Song at Midnight

Song at Midnight

Rating: 8/10
Year: 1937
Genre: Horror
Director: Ma Xu Wei-bang
Cast: Jin Shan, Woo Ping, Si Chao

Song at Midnight is the original version of Ronny Yu's Phantom Lover (1995, starring Leslie Cheung). It is also one of the early representatives of cult films coming out from China. If you are a fan of Western monster movies like Dracula or Frankenstein, you should definitely check it out.

Apparently, the story is inspired by Phantom of the Opera, with Jin Shan playing the role of "the Chinese version of Erik the Phantom" Sung Dan-ping. Dan-ping is a popular opera singer who also has connection with the underground revolution party. He falls in love with the daughter of a general Xia (Woo Ping). The general is displeased and his henchman decides to punish Dan-ping by disfiguring his face with acid. The mutilated Dan-ping is afraid to face his lover again, and spreads out the news of his death... Ten years later, a young opera singer Sun Xiao-au (Si Chao) meets Dan-ping by accident and soon learns about what has happened to this living tragedy...

It is not inappropriate to regard Song at Midnight as a cult film, especially if you compare it to most of the other Chinese films in the 30s that are rather conventional and actively promoting the unification of the country against the invasion of Japan. Certainly, this film also contains some plot elements that publicize patriotism, which can be seen as the director's compromise to fit the general interest, but for the most part, it is totally different from its counterparts in terms of the story and visual designs, which includes the character, costume and settings. For instance, as I have mentioned above, Sung Dan-ping is a replica of Erik the Phantom from Phantom of the Opera, while his loyal servant also shows heavy influence of Hunchback of the Notre Dame. Unlike any Chinese films in which the servant is always an old maid, this servant is a freaky old man who has a deformed face, strange long hair and hunchback. The costume design and the settings are also westernized. Almost every character in this film wears western suits or non-oriental dress. Xia's white cloak should be familar to fans of Bride of the Frankenstein. The locations, from the western opera theater to the European style of buildings, are products of the West. Director Ma Xu Wei-bang's obsession with the monster genre (notably the Hollywood monster movies in the 20s) is clearly demonstrated in this film.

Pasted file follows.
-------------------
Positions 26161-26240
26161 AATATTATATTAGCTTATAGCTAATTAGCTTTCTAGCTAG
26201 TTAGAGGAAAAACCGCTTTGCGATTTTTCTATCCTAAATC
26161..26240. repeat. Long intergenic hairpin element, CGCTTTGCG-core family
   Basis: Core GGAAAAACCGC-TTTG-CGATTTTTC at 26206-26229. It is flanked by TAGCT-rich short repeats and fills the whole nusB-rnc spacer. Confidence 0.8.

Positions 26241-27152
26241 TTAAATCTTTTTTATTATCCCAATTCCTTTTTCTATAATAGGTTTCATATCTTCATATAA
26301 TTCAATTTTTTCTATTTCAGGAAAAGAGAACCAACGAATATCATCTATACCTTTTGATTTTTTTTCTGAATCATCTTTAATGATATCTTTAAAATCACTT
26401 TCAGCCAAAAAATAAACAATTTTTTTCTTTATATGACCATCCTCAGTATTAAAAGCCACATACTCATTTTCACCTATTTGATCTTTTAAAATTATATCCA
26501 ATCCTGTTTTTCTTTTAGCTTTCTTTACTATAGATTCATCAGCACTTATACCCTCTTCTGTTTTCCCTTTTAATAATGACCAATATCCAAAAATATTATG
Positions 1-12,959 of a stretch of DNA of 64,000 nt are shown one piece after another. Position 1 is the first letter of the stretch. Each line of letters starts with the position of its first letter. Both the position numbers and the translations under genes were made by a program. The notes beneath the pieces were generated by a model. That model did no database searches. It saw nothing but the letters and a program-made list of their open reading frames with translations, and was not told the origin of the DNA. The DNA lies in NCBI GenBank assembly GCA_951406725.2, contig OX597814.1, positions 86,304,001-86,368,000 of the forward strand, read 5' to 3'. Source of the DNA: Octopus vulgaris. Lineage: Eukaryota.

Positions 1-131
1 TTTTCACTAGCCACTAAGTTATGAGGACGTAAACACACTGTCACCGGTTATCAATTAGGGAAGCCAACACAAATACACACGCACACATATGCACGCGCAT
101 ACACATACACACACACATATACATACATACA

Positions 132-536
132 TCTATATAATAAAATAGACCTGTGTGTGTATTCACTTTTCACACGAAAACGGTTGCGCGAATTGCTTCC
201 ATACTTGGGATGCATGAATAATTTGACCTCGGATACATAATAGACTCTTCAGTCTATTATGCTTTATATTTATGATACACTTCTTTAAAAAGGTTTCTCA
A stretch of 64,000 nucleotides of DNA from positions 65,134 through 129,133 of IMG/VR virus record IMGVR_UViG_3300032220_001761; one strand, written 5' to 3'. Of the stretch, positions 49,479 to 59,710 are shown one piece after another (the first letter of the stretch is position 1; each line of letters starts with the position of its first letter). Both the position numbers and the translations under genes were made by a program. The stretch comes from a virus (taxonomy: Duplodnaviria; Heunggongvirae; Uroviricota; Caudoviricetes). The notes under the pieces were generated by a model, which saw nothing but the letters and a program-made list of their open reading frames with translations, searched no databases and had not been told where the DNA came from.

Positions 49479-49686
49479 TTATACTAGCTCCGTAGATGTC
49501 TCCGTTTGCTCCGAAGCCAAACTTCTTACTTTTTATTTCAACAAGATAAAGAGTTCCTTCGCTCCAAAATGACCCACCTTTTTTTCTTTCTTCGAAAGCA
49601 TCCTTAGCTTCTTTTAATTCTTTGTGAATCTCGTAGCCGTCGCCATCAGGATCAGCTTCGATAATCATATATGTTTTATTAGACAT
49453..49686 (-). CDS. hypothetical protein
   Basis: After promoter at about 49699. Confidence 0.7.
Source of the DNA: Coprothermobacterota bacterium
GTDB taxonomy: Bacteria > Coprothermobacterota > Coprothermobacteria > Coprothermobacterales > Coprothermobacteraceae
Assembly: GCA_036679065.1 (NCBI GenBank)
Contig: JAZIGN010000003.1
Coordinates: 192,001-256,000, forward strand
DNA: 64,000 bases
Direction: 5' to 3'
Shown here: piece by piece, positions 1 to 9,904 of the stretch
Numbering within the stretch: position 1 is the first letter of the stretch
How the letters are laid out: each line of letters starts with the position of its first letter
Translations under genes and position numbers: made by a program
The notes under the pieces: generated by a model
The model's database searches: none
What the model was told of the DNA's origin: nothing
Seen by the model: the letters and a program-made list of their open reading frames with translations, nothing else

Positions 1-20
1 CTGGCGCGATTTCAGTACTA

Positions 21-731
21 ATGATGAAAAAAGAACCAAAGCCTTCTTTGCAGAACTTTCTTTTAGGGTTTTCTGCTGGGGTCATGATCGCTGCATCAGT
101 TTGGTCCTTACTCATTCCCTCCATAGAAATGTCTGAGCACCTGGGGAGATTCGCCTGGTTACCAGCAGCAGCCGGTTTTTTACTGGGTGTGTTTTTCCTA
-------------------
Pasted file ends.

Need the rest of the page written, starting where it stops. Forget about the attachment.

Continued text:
Judging from the scale of the settings, special effects and the extras, this should be a big budget production in the 30s. Most of the scenes are set up properly and the use of lighting is extremely sophisticated. A little bit dark in general, the dim lighting captures the characters in an artistic way. The somber and gloomy mood is also greatly intensified. Talking about the special effects, the development of make-up effects was quite advance at that time. The disfigured faces of Dan-ping and the old servant are terrific and it is hard to spot any flaws.

Jin Shan was one of the most popular actors and directors in the golden era of Chinese cinema. With a handsome face and a high pitched voice, Jin portrays his character successfully. He and Leslie Cheung did look alike both in terms of appearance and the gestures. That may explain why Ronny Yu would cast Leslie Cheung in the remake of this film.

Deviating from the mainstream direction, Ma Xu Wei-bang's Song at Midnight is a product from another dimension. Although the enormous reference of Western cinema and culture has made him an easy target for plagiarizm, what should not be ignored is Ma Xu's extraordinary talent and manipulation over his materials. With a strong knowledge of the cinematic language, Ma Xu had created some of the most notorious yet exciting cult movies that are rarely seen in the diaspora of Chinese cinema.

Reviewed by: Kantorates